It’s all Greek to me!

When I was writing the Dictionary of Microscopy in 2005 I asked a very distinguished microscopist on my reviewing panel for a definition of diffraction. “The interaction of a wave of any kind with an object of any kind,” came the reply. Although I didn’t use it (sorry David!), saying instead “the scattering of waves by an object,” it makes the point that all objects diffract light (and electrons) and hence a diffraction pattern contains all the spatial and phase information about the object. 
If the object has a periodic structure, such as a butterfly wing scale or a semiconductor, a clear diffraction pattern with several orders of spots is formed by interference of the diffracted waves in the back focal plane of the microscope objective lens. In a light microscope you can see this pattern by using a Bertrand lens to view the back focal plane; in a transmission electron microscope you switch on the diffraction lens to see it on the screen. 
In developing his classic theory of image formation in the (light) microscope Ernst Abbe realized  that the more orders of the diffraction pattern captured by the lens, the higher the resolution of the image. The resolving power or information limit of high-resolution electron microscopes is typically demonstrated with Young’s fringes and power spectra; in modern fully aberration-corrected machines that limit is now better than 50 picometers.
Of all the myriad imaging techniques in microscopy, the one with the strangest name must be ptychography. (Even if you are a Greek scholar its etymology still doesn’t give you a clue as to its meaning: ptycho = fold +  graphy = write.) The term was coined by German physicist and electron microscopist  Walter Hoppe (1917-1986) to describe a technique  of coherent diffractive imaging that uses convolution, the mathematical process of folding two functions together.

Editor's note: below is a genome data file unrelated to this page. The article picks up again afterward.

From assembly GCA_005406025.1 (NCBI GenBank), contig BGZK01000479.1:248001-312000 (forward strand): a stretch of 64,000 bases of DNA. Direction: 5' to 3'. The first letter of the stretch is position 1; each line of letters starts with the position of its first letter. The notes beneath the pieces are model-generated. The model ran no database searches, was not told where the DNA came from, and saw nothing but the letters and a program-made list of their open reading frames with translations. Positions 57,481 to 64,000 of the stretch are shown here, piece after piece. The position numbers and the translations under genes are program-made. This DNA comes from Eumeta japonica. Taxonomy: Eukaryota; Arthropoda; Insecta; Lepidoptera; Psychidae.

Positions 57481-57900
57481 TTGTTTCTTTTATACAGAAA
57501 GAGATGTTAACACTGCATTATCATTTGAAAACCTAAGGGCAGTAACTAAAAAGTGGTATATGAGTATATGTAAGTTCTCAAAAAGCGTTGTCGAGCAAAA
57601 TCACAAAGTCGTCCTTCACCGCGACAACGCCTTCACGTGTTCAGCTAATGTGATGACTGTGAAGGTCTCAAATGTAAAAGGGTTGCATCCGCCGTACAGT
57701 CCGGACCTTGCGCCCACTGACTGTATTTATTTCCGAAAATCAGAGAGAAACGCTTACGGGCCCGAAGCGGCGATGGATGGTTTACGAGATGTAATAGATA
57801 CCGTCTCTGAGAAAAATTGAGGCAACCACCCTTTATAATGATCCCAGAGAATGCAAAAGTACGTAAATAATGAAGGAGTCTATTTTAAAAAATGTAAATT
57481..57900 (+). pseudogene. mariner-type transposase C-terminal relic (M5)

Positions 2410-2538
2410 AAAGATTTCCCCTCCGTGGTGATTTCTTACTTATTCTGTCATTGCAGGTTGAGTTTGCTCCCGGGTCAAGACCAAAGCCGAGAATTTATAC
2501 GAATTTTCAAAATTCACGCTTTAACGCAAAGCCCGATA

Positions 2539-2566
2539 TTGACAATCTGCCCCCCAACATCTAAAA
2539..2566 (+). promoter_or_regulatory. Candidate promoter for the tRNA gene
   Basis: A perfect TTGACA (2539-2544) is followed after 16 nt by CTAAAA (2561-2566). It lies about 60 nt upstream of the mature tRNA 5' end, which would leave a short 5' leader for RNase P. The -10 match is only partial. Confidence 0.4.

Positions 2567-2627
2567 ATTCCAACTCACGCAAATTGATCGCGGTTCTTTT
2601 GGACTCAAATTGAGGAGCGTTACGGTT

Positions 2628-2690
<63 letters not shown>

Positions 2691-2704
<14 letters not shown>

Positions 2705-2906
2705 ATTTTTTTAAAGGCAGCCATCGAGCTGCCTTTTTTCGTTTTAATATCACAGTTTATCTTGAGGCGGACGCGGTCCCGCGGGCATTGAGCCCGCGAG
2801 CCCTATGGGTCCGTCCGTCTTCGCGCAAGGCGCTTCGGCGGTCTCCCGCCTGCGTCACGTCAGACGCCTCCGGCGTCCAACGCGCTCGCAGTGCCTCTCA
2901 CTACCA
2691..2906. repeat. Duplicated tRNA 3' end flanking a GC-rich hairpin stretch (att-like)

Ptychography measures the phase and amplitude of a scattered wavefield. An object is scanned by a coherent beam and diffraction patterns are recorded. Because each diffraction pattern is obtained from a region that overlaps another there is a large degree of redundancy in the data which is used to calculate the phase of the diffraction patterns. Knowing the phase of thin transparent objects allows the reconstruction of very high-resolution images and hence 3D models.  Because in principle ptychography does not require a lens it has huge potential to revolutionise electron and X-ray imaging.
Dr Julian Heath 
Top: Ptychography of Spirogyra.  (Image and ptychography definition courtesy of Tim Godden and John Rodenburg) 
Below: Diffraction pattern (left) and power spectrum (right) showing resolution of a 200 kV TEM. (Courtesy of JEOL)
ADDENDUM 13 October 2014
Following the publication of this blog, I received the following comment from George Pantazopoulos of the ELKEME Hellenic Research Centre for Metals in Athens, Greece, an M&A reader and contributor, on the etymology of the words ptychography, microscopy and analysis.
Congratulations for the condensed and well thought editorial of Microscopy and Analysis, September/October 2014 issue, under the title “It’s all Greek to me!” Please allow me the opportunity to slightly extend this discussion for the term “ptychography” to a more broader basis.